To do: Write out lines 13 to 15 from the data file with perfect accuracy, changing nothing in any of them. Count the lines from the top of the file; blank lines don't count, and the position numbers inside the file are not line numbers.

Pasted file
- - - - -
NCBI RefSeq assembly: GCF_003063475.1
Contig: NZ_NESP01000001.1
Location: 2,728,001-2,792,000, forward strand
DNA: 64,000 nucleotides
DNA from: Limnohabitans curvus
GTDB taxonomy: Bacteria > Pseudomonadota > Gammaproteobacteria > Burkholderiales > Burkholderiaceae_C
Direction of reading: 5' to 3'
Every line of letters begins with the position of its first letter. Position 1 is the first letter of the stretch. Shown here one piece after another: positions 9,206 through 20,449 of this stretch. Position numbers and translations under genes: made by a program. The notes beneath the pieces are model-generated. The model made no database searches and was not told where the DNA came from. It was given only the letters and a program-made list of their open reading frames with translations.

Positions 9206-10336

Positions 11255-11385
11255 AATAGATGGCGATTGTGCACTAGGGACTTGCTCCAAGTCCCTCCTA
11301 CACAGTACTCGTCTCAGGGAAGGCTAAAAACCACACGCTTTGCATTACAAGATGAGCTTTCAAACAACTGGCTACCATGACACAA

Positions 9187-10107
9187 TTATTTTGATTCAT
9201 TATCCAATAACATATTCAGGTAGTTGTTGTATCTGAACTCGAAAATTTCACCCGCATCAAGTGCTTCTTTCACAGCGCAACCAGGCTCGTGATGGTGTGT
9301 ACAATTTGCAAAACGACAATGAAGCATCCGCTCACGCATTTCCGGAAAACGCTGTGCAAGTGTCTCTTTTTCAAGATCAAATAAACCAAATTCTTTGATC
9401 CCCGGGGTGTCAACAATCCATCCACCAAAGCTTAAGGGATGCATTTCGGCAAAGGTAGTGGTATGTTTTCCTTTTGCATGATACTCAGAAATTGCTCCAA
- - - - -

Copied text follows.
Positions 9187-10107
9187 TTATTTTGATTCAT
9201 TATCCAATAACATATTCAGGTAGTTGTTGTATCTGAACTCGAAAATTTCACCCGCATCAAGTGCTTCTTTCACAGCGCAACCAGGCTCGTGATGGTGTGT